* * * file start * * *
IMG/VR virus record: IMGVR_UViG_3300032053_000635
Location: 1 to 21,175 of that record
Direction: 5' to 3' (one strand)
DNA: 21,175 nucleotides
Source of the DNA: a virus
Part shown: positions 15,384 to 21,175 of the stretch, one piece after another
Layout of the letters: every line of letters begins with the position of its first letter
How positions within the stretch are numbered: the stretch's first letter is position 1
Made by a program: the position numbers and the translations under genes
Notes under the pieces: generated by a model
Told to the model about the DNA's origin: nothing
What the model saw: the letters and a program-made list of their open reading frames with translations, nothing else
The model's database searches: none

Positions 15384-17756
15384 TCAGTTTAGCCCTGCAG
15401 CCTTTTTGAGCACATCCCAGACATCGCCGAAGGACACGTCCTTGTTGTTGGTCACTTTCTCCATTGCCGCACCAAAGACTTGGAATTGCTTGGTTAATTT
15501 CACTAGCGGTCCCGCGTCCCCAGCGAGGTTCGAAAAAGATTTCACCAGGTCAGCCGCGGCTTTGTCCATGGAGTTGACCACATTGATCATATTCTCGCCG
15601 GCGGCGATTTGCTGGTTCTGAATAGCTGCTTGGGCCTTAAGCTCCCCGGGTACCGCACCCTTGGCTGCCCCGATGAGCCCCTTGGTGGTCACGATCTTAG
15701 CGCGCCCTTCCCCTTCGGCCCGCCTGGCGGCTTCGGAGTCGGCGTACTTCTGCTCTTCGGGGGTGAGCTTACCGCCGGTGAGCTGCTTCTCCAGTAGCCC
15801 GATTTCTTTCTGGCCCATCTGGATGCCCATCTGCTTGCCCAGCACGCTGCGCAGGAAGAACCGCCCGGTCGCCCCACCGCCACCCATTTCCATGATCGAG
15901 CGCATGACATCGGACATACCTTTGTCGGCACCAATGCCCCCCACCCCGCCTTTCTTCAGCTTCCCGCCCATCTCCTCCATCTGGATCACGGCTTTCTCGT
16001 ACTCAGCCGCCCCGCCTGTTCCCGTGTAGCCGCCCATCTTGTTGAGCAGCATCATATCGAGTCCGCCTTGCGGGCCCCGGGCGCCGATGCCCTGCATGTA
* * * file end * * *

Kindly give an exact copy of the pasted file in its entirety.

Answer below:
IMG/VR virus record: IMGVR_UViG_3300032053_000635
Location: 1 to 21,175 of that record
Direction: 5' to 3' (one strand)
DNA: 21,175 nucleotides
Source of the DNA: a virus
Part shown: positions 15,384 to 21,175 of the stretch, one piece after another
Layout of the letters: every line of letters begins with the position of its first letter
How positions within the stretch are numbered: the stretch's first letter is position 1
Made by a program: the position numbers and the translations under genes
Notes under the pieces: generated by a model
Told to the model about the DNA's origin: nothing
What the model saw: the letters and a program-made list of their open reading frames with translations, nothing else
The model's database searches: none

Positions 15384-17756
15384 TCAGTTTAGCCCTGCAG
15401 CCTTTTTGAGCACATCCCAGACATCGCCGAAGGACACGTCCTTGTTGTTGGTCACTTTCTCCATTGCCGCACCAAAGACTTGGAATTGCTTGGTTAATTT
15501 CACTAGCGGTCCCGCGTCCCCAGCGAGGTTCGAAAAAGATTTCACCAGGTCAGCCGCGGCTTTGTCCATGGAGTTGACCACATTGATCATATTCTCGCCG
15601 GCGGCGATTTGCTGGTTCTGAATAGCTGCTTGGGCCTTAAGCTCCCCGGGTACCGCACCCTTGGCTGCCCCGATGAGCCCCTTGGTGGTCACGATCTTAG
15701 CGCGCCCTTCCCCTTCGGCCCGCCTGGCGGCTTCGGAGTCGGCGTACTTCTGCTCTTCGGGGGTGAGCTTACCGCCGGTGAGCTGCTTCTCCAGTAGCCC
15801 GATTTCTTTCTGGCCCATCTGGATGCCCATCTGCTTGCCCAGCACGCTGCGCAGGAAGAACCGCCCGGTCGCCCCACCGCCACCCATTTCCATGATCGAG
15901 CGCATGACATCGGACATACCTTTGTCGGCACCAATGCCCCCCACCCCGCCTTTCTTCAGCTTCCCGCCCATCTCCTCCATCTGGATCACGGCTTTCTCGT
16001 ACTCAGCCGCCCCGCCTGTTCCCGTGTAGCCGCCCATCTTGTTGAGCAGCATCATATCGAGTCCGCCTTGCGGGCCCCGGGCGCCGATGCCCTGCATGTA